A large, mostly rural state with a small population, Montana is not often cited as a technology leader. But when thinking about the effects of instituting—or repealing—laws and regulations requiring “net neutrality” and how net neutrality and eLearning intersect, Montana is a perfect case study. Pioneers in eLearning and distance education, Montana’s residents and government understand the importance of net neutrality; Montana was the first state to take meaningful action in response to the FCC announcement that it was repealing net neutrality regulations.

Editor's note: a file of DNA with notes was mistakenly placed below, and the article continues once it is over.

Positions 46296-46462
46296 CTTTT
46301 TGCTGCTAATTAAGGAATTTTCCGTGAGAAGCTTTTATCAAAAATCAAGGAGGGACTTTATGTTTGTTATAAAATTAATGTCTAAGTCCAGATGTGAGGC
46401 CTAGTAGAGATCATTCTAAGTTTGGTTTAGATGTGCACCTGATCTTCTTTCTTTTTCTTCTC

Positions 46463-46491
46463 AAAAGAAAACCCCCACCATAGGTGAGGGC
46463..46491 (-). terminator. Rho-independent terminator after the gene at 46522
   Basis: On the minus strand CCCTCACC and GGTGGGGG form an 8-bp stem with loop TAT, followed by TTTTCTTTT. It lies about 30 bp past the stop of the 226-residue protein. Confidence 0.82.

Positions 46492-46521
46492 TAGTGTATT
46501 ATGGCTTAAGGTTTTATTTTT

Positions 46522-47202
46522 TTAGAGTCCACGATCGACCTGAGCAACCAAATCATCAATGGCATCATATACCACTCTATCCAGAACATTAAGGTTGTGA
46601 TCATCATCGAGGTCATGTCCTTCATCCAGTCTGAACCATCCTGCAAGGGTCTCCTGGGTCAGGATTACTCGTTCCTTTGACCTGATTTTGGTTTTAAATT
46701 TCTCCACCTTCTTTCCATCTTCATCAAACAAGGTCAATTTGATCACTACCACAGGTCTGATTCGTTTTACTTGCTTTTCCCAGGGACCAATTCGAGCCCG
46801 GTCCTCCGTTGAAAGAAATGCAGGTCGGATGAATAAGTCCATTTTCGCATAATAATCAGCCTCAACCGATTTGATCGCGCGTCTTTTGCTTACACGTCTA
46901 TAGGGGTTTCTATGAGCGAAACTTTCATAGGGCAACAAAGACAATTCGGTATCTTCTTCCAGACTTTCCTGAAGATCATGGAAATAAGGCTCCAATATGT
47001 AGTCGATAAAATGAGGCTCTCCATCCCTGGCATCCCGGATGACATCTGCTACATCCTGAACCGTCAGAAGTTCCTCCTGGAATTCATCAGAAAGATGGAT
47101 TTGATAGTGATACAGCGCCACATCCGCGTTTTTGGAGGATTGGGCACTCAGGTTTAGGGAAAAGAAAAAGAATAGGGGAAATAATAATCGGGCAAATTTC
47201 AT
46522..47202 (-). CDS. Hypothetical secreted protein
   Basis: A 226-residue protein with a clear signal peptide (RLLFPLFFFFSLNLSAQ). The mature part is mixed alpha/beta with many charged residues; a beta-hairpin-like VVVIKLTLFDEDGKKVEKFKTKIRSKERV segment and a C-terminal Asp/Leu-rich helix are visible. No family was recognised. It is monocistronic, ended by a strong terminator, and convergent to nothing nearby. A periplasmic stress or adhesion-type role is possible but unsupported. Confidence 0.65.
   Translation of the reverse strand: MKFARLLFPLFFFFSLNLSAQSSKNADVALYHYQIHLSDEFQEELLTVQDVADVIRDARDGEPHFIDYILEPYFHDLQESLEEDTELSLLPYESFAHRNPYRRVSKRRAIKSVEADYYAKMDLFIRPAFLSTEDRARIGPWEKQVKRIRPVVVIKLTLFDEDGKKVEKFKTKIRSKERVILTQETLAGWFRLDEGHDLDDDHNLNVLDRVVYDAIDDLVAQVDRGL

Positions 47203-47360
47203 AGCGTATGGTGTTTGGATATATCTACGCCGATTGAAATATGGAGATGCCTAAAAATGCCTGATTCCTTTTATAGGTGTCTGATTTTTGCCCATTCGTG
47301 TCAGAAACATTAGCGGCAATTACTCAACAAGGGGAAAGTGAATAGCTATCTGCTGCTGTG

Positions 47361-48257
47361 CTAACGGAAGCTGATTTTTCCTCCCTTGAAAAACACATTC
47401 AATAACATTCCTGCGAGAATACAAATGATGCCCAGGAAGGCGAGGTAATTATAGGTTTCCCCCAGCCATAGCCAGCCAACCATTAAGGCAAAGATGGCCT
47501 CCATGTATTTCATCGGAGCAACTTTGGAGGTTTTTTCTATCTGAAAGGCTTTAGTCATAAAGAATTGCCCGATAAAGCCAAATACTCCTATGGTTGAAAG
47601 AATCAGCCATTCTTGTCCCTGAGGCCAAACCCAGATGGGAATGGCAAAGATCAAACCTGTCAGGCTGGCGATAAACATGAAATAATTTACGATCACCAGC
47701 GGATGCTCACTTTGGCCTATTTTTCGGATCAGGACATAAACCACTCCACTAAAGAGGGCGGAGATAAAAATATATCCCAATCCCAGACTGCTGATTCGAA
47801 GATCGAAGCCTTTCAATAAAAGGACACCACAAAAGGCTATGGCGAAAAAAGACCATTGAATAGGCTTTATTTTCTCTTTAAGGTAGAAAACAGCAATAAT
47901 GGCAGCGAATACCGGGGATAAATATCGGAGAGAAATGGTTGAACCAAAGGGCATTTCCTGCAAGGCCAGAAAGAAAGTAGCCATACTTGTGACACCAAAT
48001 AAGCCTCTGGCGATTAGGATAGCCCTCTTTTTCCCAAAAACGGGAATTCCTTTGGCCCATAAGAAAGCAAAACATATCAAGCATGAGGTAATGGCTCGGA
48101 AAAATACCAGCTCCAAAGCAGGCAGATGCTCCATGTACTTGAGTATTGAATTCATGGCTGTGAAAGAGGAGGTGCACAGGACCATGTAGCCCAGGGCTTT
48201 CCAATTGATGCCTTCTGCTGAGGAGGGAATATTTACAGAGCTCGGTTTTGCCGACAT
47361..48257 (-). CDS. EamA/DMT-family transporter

Montana’s students have benefited from distance learning since well before the internet age. Big Sky Telegraph, which was based at Western Montana College of the University of Montana, connected rural Montana schools in 1989, enabling scores of one-room schools to offer their students online courses in foreign languages, advanced mathematics, and other subjects that the local instructors could not teach. The network provided modems and computers to teachers, instructed them on how to use this new technology—and connected schools and students until widespread internet availability rendered its services obsolete. Now, rural telecoms and internet providers across Montana connect schools, libraries, hospitals, and other critical facilities to a statewide fiber backbone to offer reliable high-speed internet access.